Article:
I want to give my listeners a choice between C-Quam AM Stereo and this way to listen and since the headphone transmitter transmits Stereo an analog Stereo tuner would get it. Maybe a Stereo Radio with TV Sound could be modified to receive FM Stereo in the TV sound band on VHF Low. I’m excited to find out.April 17, 2019 at 3:27 pm #110911MarkModerator
Total posts : 525
Yes that Sony ICF-801 is still available on Ebay new but used to be under $100 + shipping but now for some reason the price is around $250-$300. Amazon has none. Whole page of them on Ebay.
But can you convince potential listeners to get one of these?
April 17, 2019 at 4:02 pm #110915
- This reply was modified 9 months, 2 weeks ago by Mark.
Well, that’s just one of many radio options. I bought mine a couple years ago and they were less expensive.
But as was mentioned, there are thousands of radios with TV audio band in them that would work quite well. I have several multi band portable radios from the 70’s and 80’s with great sound that would work.
Still easier to find a suitable receiving radio than trying to come up with a readily available C-Quam AM receiver I’d say.
I must say, I still vote “skeptical” on this transmitter idea, but time and some experimenting will tell more.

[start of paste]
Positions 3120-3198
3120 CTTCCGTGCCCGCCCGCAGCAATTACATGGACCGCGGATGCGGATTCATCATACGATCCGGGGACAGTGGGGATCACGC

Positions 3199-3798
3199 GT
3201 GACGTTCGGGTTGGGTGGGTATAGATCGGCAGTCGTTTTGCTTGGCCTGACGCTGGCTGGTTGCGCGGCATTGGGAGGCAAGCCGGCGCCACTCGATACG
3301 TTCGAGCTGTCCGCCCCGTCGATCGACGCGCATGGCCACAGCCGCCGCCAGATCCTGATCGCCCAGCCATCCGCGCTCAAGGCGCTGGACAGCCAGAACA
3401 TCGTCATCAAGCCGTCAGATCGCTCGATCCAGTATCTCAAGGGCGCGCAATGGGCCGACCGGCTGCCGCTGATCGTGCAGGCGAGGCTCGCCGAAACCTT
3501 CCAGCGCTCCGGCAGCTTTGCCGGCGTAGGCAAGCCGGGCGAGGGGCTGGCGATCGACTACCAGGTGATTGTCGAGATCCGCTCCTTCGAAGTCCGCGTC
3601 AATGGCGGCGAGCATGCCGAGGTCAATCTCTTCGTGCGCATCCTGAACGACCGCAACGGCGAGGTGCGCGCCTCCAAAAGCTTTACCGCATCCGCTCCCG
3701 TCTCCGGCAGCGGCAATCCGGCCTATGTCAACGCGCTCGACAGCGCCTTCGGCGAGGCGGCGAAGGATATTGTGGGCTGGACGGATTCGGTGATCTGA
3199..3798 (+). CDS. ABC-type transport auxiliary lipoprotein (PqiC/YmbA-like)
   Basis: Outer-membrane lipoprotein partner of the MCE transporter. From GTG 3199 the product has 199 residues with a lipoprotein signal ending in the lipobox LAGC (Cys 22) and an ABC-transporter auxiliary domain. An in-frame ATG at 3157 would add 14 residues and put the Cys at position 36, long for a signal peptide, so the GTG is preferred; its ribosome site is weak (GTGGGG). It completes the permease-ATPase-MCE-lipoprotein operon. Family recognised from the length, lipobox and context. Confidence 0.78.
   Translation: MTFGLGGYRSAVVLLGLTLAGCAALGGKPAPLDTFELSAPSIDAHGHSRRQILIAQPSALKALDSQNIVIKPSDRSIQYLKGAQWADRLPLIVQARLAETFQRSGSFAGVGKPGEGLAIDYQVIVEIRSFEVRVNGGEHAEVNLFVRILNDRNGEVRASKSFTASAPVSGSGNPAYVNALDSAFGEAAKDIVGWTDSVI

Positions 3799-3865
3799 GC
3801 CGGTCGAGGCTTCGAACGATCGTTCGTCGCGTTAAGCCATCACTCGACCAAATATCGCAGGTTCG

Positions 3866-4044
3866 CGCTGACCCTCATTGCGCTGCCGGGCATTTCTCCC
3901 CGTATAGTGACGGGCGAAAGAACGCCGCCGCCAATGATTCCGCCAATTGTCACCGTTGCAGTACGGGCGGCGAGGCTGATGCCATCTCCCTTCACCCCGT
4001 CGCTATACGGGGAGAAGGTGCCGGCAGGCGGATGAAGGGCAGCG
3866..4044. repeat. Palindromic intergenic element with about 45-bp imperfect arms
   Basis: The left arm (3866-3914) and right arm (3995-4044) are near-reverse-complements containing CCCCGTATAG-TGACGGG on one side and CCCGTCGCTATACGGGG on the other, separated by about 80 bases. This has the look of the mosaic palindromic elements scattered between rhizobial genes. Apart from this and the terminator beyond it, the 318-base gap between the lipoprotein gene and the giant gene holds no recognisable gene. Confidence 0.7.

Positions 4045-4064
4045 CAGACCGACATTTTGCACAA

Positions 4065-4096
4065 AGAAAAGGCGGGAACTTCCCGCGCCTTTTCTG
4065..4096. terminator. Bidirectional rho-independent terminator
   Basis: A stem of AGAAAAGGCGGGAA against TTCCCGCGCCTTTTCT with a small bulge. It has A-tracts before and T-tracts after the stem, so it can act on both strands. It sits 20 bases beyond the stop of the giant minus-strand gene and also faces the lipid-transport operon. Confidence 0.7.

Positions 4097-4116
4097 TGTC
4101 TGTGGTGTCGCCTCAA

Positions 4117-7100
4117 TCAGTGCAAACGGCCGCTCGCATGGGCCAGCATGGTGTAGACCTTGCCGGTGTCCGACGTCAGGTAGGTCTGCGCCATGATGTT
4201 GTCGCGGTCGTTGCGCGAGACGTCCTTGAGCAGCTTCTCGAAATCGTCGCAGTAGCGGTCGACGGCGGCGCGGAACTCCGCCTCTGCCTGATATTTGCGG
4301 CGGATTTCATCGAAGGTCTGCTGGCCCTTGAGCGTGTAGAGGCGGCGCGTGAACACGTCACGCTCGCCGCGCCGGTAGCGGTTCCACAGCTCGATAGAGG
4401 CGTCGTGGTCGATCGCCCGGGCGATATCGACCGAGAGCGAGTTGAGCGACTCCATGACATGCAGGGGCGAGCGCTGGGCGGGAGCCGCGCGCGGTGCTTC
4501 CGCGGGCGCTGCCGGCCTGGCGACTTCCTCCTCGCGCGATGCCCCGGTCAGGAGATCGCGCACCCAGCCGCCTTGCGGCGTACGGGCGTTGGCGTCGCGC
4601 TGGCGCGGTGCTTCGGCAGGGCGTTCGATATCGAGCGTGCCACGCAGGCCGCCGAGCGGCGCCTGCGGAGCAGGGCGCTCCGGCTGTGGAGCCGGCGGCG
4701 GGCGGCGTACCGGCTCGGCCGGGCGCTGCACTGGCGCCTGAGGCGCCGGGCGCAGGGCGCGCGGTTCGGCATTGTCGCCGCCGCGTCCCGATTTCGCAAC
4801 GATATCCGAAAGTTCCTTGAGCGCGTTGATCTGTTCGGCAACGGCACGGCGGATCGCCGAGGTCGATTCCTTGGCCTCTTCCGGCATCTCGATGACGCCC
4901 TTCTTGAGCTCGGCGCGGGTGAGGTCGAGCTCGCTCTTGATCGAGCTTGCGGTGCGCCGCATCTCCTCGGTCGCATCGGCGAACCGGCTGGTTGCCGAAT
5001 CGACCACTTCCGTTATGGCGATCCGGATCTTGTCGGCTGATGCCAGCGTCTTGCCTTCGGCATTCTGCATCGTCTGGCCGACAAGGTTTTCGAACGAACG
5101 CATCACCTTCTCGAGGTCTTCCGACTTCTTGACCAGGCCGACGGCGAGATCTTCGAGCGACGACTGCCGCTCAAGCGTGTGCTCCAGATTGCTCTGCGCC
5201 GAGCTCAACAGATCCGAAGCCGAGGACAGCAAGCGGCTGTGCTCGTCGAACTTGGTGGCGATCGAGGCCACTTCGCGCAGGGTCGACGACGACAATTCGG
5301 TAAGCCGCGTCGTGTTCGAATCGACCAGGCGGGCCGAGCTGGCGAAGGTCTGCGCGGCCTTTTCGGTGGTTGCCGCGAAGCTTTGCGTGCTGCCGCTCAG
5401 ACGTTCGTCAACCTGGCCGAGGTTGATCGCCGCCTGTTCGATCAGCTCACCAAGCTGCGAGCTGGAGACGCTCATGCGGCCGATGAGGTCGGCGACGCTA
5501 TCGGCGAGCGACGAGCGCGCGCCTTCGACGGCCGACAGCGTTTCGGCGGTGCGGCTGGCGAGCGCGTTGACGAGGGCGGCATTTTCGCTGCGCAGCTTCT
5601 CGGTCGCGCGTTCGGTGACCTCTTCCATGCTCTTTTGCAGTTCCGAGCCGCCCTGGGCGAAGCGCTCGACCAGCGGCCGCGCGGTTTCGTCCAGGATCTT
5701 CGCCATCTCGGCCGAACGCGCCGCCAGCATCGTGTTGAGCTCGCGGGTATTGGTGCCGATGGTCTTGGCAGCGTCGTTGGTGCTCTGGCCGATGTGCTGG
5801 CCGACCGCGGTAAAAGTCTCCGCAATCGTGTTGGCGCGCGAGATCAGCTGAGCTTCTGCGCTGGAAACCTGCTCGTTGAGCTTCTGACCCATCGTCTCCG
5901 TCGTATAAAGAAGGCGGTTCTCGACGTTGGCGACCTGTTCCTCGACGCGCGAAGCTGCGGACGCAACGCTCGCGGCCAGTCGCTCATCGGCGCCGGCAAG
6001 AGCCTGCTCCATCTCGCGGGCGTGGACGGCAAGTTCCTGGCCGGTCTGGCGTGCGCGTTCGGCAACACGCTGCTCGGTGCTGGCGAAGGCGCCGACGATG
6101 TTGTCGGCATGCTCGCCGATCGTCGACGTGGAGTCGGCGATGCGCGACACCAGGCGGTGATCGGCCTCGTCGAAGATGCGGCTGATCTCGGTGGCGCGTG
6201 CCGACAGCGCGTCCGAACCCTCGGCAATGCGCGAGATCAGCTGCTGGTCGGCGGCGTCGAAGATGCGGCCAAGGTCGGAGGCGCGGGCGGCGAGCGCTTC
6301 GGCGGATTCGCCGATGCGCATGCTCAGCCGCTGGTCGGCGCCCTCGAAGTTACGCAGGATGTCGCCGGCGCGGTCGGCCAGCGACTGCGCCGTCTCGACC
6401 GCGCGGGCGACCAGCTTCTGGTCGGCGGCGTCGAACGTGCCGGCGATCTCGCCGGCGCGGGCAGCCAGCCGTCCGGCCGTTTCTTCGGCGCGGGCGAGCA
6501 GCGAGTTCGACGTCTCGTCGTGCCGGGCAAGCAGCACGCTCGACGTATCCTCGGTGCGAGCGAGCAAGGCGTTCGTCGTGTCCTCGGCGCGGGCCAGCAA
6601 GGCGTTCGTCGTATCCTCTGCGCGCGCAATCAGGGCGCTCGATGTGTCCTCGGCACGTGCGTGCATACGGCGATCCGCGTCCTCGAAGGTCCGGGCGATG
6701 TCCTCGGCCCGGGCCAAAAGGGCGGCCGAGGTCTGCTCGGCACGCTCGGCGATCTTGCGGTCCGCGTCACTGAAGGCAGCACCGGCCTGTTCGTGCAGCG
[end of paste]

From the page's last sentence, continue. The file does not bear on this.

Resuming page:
I did just read the complete certification report at the FCC site, and as was mentioned, for this frequency the limitation is power output, not field strength. The limit is 50 mW, however the test report and the FCC specifications clearly show the output of this transmitter to be 5.50 mW. That’s 5 point five, or just above 1/10 of the limit.
I have ordered one to play around with. They’re practically free.
TIBApril 17, 2019 at 8:03 pm #110917
Let us know which TV receiver or radio that receives this frequency has the best sensitivity. I think that’s going to be the key.
I saw the test report too and I thought it said five milliwatts but the agent was saying Tumi 50 microvolts. He did say there are other models that will go down there too that transmit audio. So if this one doesn’t do it we should look for the one that gives you the full 50 mW and has the certification on it.
I saw one similar model where the transmitter only would run on batteries and I saw a different one where it will do electric or battery. If it’s the case maybe what’s happening is the one that runs on electric is using that ground wire as an antenna which means plug it in and it’s acting sort of like neutral injection carrier current. And since there’s no field strength rule as long as you don’t modify that unit and you’re running it as instructed it’s making you get out further than the batteries will. That could be where the 1-mile reception happened from the person that was on a boat.
We definitely have a play toy.April 17, 2019 at 8:25 pm #110919MarkModerator
Total posts : 525
Looked up the certification and saw this complies with Part74 and states this item is for NON- BROADCASTING. Also saw the word licensed with part 74.
Just going by the non- broadcasting it means the intent can’t be getting out to the general public. This is similar to the Canadian definition of broadcasting and non-broadcasting. It was certified to get to you as the user with headphones, not to broadcast to a radio for the general public.